Happy Mother’s Day to all moms, human and feline!
A message to all cats from Buddy the Cat:
Go to ground! Burn and shred all your documents! Bury the toxoplasma gondii injectors!
Tucker Carlson, the venerated investigative journalist, has blown the lid on our insidious agenda to destroy America, take over the world and replace humans as the preeminent species on this planet.
In a monologue to his nightly audience of more than 4.3 million viewers on Fox News, the dogged reporter said politicians “understand perfectly well what actually threatens America.”
“It’s the decadent rich people from their class at Harvard,” Carlson said. “It’s the gender studies party at Cornell. It’s the cat cafés in Austin and Asheville. It’s the Monday editorial meetings at the Atlantic magazine. Those are the people who actually detest the country. They’re the ones working through the night to destroy it.”
Rest assured, we will find the feline who blabbed about our plans to Carlson, and that cat will be punished! It’s taken us years — decades! — to scheme under the noses of humans, to carefully lay our evil plans, to lull people into believing we’re just cute little furballs who want snacks and cuddles.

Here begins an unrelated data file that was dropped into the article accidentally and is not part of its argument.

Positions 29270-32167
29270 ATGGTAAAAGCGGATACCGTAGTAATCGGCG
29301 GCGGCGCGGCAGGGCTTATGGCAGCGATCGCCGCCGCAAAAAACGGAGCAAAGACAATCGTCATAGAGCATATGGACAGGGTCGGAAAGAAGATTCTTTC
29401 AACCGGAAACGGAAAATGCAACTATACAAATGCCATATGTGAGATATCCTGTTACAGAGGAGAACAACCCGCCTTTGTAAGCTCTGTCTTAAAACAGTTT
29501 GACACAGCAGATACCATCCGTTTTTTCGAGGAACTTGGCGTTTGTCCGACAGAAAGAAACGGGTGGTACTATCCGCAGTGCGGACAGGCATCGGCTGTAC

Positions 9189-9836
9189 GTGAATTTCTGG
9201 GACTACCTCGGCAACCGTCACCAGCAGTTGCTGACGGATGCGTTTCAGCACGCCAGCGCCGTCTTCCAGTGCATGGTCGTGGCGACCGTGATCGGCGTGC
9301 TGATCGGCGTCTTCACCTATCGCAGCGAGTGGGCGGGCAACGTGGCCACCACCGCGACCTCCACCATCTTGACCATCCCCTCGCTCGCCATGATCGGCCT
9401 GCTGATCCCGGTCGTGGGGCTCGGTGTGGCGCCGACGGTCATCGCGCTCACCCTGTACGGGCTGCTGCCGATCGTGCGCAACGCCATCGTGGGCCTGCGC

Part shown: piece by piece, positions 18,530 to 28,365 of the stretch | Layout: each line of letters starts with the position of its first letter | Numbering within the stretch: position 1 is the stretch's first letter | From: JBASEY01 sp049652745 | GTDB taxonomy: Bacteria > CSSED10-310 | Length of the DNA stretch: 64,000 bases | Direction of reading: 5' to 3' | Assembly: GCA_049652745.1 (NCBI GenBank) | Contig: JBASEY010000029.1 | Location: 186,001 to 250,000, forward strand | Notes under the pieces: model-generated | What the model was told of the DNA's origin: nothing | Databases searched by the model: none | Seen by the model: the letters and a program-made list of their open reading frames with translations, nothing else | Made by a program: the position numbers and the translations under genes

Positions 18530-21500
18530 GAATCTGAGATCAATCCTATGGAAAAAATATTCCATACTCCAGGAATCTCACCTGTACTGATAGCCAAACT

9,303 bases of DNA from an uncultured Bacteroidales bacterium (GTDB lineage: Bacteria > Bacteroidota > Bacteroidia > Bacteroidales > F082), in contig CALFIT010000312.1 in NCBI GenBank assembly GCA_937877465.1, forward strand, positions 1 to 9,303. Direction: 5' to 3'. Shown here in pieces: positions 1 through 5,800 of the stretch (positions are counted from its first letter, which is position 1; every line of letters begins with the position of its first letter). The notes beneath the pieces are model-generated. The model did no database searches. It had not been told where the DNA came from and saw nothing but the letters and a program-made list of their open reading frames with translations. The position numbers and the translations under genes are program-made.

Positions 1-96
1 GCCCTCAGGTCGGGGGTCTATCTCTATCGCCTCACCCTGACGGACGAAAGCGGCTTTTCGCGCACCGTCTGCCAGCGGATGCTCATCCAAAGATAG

We even conquered the internet, supplanting dogs as the favored four-legged friends of humans by being our adorable selves and posing for meme-worthy photos.
All that work is gone! Our nefarious plot thwarted! Wiped out by a traitor, probably some catnip-addicted Siamese who was dying for a fix while the brilliant Carlson dangled a bag of the good stuff in front of him. Damn you, Carlson!
Lay low, my fellow felines. We can surmount almost any obstacle, but Tucker Carlson is just too brilliant a man to trifle with. We’ll have to wait until he gets distracted by another vaccine conspiracy or returns to Dancing With The Stars to perform another cha-cha. Be patient and ready, for the destruction of America and the rise of felis catus is nigh.
In a new article, National Geographic delves into the history of maneki neko — Japan’s famous “beckoning cat” — and how the image became ubiquitous in modern society.